// Training clients for open water swimming

by Marin Lazic

Most of us have clients who enjoy participating in the City2Surf, a half marathon and even the odd cycle race. These events are predominantly held in the winter, so what about the summer?

Have you considered recommending an open water swim or triathlon as a training goal? Not only will your client get a huge buzz out of training for, competing in and completing one of these fun events, but as their personal trainer you will be able to set some great smart goals (specific, measurable, attainable, realistic and time-sensitive) to keep your clients motivation high during the summer months.

Open water swimming provides great exercise that works the cardiovascular system and almost every muscle group. By learning a few basics you will gain the confidence to encourage your clients to participate in this type of event.

Starting out

Like any other sport requiring specific training, you need to periodise your client’s program. Swimming requires a bit of patience, but once your client is in the routine of sticking to their training program and putting in a bit of effort, the fitness gains come rapidly.

First of all, you must determine your clients’ level of swimming fitness. A simple test to gauge this is a 400m time trail, where 400m under 6mins = Very good; 400m between 6 and 8mins = good; and 400m over 8mins = beginner level.

Once you have established this, it is a good idea to give your client a program that is at least 12 weeks in duration and which requires a minimum of two to three swims per week. This will give them time to build up some water confidence and to develop a ‘feel’ for the water.

The great Hungarian water polo coach Dénes Kemény, who won three Olympic gold medals with his team, has always encouraged his players to spend as much time in water as possible. Water is not a natural environment for humans, so we need to deliberately condition ourselves to it and consciously create opportunities to spend time in it.

Event duration will also play a part in planning a program for a client; racing 300m for example will not require as great a volume of training as that necessary for a 3km swim.

Preparation and training for swimming in the open water

Regardless of the event your client has chosen to partake in, good preparation is the key to how well they will perform. Open water swims vary in distance, ranging from 300m (usually as part of a sprint triathlon) to 3,000m. For beginners, a 300m swim as part of a sprint triathlon, or even a 1000m swim for stronger swimmers, represents a suitable starting point.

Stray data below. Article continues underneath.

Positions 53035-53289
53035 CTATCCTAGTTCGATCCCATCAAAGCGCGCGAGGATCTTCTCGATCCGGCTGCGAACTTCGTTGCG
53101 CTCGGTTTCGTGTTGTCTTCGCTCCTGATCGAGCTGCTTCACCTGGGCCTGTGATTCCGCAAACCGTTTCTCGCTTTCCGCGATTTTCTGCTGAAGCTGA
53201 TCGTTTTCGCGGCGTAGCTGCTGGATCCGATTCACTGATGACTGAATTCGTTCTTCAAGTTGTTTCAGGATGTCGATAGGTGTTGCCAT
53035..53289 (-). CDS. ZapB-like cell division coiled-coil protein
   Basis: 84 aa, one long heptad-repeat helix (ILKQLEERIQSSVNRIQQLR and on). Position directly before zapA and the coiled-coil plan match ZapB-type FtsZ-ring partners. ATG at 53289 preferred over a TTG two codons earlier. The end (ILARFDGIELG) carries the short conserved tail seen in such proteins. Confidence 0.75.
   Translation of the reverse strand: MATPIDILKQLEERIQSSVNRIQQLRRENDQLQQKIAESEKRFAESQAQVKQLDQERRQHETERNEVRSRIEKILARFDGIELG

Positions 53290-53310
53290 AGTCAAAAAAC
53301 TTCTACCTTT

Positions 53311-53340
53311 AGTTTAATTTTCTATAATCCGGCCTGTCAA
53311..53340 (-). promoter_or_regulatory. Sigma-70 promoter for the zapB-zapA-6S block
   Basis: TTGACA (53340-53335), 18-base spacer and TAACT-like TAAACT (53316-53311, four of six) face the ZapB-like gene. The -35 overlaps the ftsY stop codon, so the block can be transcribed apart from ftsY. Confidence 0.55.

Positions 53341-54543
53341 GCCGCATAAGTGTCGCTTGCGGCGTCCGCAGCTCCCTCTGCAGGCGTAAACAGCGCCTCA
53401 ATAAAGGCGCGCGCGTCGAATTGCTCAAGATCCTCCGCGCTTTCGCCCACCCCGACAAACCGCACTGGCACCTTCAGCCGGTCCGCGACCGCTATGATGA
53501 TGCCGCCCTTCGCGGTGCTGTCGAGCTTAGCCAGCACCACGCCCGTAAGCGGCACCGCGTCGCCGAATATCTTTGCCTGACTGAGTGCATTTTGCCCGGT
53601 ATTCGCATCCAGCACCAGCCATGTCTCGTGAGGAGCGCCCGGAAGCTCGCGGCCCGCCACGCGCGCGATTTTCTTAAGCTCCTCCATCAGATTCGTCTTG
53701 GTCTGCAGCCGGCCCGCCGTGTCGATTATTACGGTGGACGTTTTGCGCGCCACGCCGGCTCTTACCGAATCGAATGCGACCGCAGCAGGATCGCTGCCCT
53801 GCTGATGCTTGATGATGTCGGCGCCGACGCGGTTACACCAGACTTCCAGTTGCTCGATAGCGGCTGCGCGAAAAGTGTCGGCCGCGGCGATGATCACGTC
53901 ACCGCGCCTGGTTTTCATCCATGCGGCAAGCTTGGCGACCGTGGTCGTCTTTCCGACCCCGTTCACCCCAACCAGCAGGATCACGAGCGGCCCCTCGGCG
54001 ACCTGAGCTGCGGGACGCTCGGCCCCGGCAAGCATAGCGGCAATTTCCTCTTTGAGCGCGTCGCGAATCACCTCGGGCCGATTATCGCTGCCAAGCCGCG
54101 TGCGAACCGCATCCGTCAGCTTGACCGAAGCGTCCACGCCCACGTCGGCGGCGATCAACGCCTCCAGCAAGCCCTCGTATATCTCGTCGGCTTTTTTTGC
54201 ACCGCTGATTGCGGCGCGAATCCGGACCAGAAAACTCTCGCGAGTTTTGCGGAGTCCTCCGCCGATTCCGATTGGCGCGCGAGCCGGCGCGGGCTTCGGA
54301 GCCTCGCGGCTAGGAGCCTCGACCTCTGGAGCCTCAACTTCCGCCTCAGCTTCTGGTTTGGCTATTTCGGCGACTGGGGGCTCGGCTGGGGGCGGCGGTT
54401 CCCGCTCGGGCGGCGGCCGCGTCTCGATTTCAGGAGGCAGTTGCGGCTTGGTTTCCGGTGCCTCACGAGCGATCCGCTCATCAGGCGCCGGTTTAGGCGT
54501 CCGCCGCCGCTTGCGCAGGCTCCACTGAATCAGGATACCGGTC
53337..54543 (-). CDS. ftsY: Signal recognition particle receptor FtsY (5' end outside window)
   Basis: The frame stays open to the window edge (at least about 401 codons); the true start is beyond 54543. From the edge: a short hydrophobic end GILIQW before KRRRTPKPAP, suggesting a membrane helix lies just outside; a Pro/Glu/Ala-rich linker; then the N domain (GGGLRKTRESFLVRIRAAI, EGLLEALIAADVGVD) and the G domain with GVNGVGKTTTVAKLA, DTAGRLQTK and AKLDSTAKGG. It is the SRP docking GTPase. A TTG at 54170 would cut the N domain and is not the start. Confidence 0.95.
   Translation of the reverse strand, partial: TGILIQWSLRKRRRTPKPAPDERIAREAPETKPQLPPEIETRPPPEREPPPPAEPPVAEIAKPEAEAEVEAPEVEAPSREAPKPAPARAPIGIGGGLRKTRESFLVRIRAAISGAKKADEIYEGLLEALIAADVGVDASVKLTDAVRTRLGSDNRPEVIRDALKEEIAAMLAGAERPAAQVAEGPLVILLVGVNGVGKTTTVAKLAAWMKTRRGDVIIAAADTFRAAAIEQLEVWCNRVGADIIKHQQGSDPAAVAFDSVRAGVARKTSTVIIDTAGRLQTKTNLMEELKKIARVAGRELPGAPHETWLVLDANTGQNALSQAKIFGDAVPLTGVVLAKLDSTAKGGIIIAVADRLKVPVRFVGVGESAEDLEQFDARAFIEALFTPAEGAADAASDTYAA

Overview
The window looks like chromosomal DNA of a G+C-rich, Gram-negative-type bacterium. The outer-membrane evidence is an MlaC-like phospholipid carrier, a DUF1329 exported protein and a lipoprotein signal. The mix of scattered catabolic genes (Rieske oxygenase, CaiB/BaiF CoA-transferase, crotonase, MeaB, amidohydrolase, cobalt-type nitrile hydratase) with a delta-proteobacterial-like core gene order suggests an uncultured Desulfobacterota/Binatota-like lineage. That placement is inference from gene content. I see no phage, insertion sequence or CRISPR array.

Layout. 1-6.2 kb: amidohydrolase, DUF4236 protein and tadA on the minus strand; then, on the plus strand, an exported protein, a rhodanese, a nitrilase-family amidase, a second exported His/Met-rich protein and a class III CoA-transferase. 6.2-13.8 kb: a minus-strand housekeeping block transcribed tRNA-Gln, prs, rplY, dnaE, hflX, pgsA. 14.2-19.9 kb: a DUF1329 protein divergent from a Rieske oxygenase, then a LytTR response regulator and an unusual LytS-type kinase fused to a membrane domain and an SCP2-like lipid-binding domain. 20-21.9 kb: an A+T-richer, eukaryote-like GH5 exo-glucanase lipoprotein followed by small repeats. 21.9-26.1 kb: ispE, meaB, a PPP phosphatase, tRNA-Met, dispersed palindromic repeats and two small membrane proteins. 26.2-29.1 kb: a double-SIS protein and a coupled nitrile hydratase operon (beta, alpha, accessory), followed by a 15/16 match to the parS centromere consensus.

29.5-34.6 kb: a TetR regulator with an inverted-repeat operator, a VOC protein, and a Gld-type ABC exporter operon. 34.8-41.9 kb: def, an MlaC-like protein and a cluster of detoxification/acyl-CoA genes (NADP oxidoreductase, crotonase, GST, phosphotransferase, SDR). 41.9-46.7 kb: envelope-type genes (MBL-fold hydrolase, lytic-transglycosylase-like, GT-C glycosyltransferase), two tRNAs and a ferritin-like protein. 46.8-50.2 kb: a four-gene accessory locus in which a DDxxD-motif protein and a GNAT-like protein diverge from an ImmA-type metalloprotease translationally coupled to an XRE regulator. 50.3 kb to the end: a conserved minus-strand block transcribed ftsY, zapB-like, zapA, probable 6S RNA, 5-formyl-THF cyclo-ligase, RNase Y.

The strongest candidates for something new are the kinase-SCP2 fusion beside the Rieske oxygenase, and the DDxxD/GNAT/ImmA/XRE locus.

Type of pool

Encourage your clients to use a 50m swimming pool for their training if possible – the less turns they have to make, the better, as open water events require different skills to pool races. It will also work your client harder and help them achieve greater gains. You should encourage your client to do at least one swim per week in the actual open water, as this will be specific to their race and will help them gain considerable confidence. When training in open water, clients should always swim with a partner and swim in the areas of the ocean patrolled by lifeguards.

Equipment

The equipment needed for open water swimming training is not extensive, and consists of:

• Goggles (preferably the ones you would use on the race day)
• Kick board (to keep the upper body afloat and the core active)
• Fins.

Training program

The following tables show a full 12-week training program for a 300m open water swim (for beginners).






Resistance training

Resistance training will unquestionably help your clients when they are doing an open water event. A big difference between swimming in a 50m pool and swimming in the ocean is that there are no lane ropes to stop the waves and wash pushing you around. There is also no nice black line on the bottom to guide you and keep you and your fellow competitors in line. Open water swimming requires good core strength and power to swim through the chop and waves. Commonly, open water swimmers will swim for some of the time with their head up (water polo-style), a very different technique to that used in pool lap swimming. For these reasons, the following exercises will increase the strength necessary to excel in the open water environment.



     

Nutrition

From a nutritional point of view, instruct your client not to eat a lot directly before the race. Open water swims are usually held in the early morning, so for breakfast on race day they need to have liquids and something that they know will sit well in their stomach, e.g. Sustagen drink or a banana. Dinner the night prior to the event is highly important – eating a healthy nutritious dinner balanced with low GI like salmon, green vegetables and nuts or foods that they know will make them feel good and satisfy them.

Hydration